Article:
Jeffrey D. Allred, Deseret News
It was done already. That's why Sean Sullivan, 57, never did much family history, until the Provo resident discovered he was related to Samuel Clemens, better known as Mark Twain .
Sean Sullivan made the connection on Relative Finder, a Facebook application that uses data from FamilySearch.org to show how users are related to friends and famous people. Since then, he has spent hours, logging 40 hours in one week, digesting ancestor research online.
This year family history viewers have topped 149 million, based on website statistics from Compete.com, as users, typically aged 45 and older, seek out connections to relatives.
More than 100 million records will be made available this year via companies like Salt Lake City-based FamilySearch International, owned by The Church of Jesus Christ of Latter-day Saints, Provo-based Ancestry.com Inc. and Palo Alto, California-based Archives.com. Part-time ancestral sleuths are turning to the Internet to find their progenitors, with companies trying to keep up with a growing market.
"Stuff keeps changing on FamilySearch almost daily," Sullivan said. "You go back today and look at a family line, you may find it goes back deeper than it was last week, or even yesterday. For some reason I hadn't tapped into it before."
With more interest in the market, there is a scramble to gather content in order to keep up with the growth. This has even led to major partnerships, including FamilySearch partnering with Ancestry to digitize the content in the LDS church's Granite Mountain Records Vault, where only 20 percent of the 4 billion records have been digitized.
Because family history interest is hard to quantify, analysts are finding ways to gauge the size of the total accessible market.
In a April 29 report on Ancestry.com, analysts from BMO Capital Markets said the 6.3 million viewers of "Who Do You Think You Are?," an NBC reality show featuring celebrities learning about their family history, along with the 5.5 million average monthly visitors to the site put the potential market "in excess of 10 million people."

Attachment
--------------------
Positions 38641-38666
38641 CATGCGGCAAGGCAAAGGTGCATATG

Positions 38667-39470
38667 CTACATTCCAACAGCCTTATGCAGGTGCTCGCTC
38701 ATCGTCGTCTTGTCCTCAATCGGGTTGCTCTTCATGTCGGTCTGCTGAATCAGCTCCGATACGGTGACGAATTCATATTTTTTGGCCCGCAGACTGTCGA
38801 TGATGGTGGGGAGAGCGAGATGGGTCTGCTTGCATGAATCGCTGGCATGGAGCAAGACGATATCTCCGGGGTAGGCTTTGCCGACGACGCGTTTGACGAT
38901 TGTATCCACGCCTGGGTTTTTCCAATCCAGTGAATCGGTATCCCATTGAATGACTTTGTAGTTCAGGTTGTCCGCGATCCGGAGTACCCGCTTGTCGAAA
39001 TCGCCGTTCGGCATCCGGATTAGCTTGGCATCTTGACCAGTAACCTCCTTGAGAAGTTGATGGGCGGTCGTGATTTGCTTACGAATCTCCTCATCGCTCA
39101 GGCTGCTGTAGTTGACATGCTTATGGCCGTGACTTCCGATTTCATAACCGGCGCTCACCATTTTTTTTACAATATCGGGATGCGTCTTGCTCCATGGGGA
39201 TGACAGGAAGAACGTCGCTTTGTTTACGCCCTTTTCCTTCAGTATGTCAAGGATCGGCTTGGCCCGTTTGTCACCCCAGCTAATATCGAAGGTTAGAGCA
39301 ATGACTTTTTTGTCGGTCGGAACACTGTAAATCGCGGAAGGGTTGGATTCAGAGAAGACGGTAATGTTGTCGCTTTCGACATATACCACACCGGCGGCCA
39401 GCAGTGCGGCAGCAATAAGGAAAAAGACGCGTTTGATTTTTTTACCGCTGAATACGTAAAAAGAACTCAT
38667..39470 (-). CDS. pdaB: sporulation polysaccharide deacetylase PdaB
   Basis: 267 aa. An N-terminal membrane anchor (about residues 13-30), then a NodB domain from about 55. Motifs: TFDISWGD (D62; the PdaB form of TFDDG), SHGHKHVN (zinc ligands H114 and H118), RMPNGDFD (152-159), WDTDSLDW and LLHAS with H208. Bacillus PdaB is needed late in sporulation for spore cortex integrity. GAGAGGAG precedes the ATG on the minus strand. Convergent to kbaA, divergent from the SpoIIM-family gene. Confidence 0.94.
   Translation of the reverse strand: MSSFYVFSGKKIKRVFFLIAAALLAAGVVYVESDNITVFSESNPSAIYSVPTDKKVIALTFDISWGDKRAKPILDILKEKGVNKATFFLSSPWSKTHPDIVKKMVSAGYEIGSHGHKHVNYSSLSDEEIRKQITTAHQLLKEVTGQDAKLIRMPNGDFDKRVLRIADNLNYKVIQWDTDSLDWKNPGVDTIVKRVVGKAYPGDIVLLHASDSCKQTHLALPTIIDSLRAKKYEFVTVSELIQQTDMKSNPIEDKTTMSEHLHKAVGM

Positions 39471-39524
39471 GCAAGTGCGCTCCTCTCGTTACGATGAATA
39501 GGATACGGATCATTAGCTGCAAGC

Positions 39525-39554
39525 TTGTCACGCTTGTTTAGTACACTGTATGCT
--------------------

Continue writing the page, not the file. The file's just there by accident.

"This would represent an interest in genealogy that is more than 5 times the size of the current U.S. subscriber base," BMO's Edward Williams and Thomas Andrews said in the report.
Tim Sullivan, chief executive officer of Ancestry.com, estimates the market at 20 million families.
"We think there might be as many as 20 million families, and each one of those there ought to be one person who is that family archivist," Sullivan said, who is no relation to Provo-resident Sean Sullivan.
Though Ancestry's total subscribers have risen 20 percent to 1.67 million so far this year, that figure covers only 8.3 percent of Sullivan's estimated market size.
Ancestry, the only publicly traded family history company in the U.S., reported that second quarter revenue rose 36 percent to $101.3 million as profits jumped 94 percent to $16.6 million.
"We're leaning very forward and aggressively into the kinds of investments to build a product and scale to satisfy that size of a market," Sullivan said during an interview in his office with views of the Wasatch Mountains. "It's really simple. All we have to do is build a product that works for every one of those 20 million families."
Meeting the demand
The media attention of family history coupled with an outpouring of newly available records has drawn a younger crowd, expanding the market size, said Kathleen Hinckley, executive director for the non-profit Association of Professional Genealogists, from her office in Westminster, Colorado.
The difficulty to access genealogical records hindered many amateur archivist of the past.
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